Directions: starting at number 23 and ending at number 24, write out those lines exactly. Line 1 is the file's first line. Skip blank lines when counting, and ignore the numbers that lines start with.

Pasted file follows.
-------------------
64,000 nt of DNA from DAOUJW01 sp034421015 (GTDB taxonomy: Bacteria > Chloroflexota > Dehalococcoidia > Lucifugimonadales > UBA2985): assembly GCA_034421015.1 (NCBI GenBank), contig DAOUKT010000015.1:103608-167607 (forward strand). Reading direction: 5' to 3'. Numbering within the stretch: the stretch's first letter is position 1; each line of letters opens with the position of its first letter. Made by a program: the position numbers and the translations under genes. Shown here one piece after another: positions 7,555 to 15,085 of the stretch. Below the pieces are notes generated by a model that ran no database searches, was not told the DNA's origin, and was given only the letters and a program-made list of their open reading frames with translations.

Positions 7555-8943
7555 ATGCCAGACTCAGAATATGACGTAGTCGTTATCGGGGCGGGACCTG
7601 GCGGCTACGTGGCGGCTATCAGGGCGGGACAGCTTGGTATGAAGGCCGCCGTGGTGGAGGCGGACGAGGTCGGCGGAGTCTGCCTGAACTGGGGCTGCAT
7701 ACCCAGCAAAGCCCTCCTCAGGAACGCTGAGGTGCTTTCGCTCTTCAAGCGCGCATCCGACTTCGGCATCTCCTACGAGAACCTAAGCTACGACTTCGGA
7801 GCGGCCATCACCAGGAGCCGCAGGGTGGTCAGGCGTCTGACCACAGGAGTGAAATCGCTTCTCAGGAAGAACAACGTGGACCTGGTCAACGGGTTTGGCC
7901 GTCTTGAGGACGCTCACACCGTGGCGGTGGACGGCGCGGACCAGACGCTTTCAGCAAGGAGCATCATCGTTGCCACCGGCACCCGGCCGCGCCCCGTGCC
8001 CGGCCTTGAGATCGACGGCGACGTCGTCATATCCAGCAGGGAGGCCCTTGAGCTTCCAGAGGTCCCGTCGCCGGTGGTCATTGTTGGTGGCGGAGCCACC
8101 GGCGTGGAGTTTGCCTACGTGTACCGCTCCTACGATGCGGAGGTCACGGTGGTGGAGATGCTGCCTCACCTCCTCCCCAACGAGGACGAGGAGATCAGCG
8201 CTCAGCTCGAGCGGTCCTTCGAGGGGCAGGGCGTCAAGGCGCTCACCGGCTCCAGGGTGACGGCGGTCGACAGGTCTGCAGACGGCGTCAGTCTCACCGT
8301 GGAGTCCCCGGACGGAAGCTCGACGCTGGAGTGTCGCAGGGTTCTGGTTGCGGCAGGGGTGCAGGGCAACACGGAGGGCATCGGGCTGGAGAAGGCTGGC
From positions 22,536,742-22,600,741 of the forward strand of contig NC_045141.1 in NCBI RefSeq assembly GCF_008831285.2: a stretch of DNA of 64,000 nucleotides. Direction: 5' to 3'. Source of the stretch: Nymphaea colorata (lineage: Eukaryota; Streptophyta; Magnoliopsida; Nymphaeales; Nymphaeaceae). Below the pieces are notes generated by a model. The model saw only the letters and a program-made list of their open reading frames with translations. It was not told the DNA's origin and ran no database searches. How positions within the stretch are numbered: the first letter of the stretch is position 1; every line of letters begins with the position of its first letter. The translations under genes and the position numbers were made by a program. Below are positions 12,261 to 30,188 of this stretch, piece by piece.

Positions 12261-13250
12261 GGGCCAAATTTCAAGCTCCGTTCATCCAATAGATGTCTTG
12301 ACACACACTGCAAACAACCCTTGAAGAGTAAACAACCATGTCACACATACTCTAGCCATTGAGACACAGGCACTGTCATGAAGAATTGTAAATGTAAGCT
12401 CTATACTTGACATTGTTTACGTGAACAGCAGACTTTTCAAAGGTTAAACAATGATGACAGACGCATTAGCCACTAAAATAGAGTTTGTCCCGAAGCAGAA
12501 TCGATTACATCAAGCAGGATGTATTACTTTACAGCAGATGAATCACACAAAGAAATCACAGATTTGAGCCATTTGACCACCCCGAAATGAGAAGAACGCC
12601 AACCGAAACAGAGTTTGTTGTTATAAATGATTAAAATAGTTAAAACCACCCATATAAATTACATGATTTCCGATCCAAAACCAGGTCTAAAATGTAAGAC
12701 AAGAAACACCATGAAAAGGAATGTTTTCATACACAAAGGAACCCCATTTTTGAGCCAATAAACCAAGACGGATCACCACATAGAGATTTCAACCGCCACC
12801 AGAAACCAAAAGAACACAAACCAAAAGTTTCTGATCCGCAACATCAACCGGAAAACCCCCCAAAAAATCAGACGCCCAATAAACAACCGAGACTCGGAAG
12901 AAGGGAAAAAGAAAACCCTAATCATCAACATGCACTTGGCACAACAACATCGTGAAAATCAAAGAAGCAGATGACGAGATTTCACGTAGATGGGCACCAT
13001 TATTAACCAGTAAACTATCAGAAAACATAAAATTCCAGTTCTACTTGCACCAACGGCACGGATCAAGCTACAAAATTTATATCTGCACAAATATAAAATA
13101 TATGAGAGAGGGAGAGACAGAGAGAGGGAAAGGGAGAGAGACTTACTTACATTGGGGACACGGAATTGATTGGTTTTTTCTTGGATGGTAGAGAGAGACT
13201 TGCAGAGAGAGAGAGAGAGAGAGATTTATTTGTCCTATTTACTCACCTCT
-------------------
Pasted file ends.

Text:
13101 TATGAGAGAGGGAGAGACAGAGAGAGGGAAAGGGAGAGAGACTTACTTACATTGGGGACACGGAATTGATTGGTTTTTTCTTGGATGGTAGAGAGAGACT
13201 TGCAGAGAGAGAGAGAGAGAGAGATTTATTTGTCCTATTTACTCACCTCT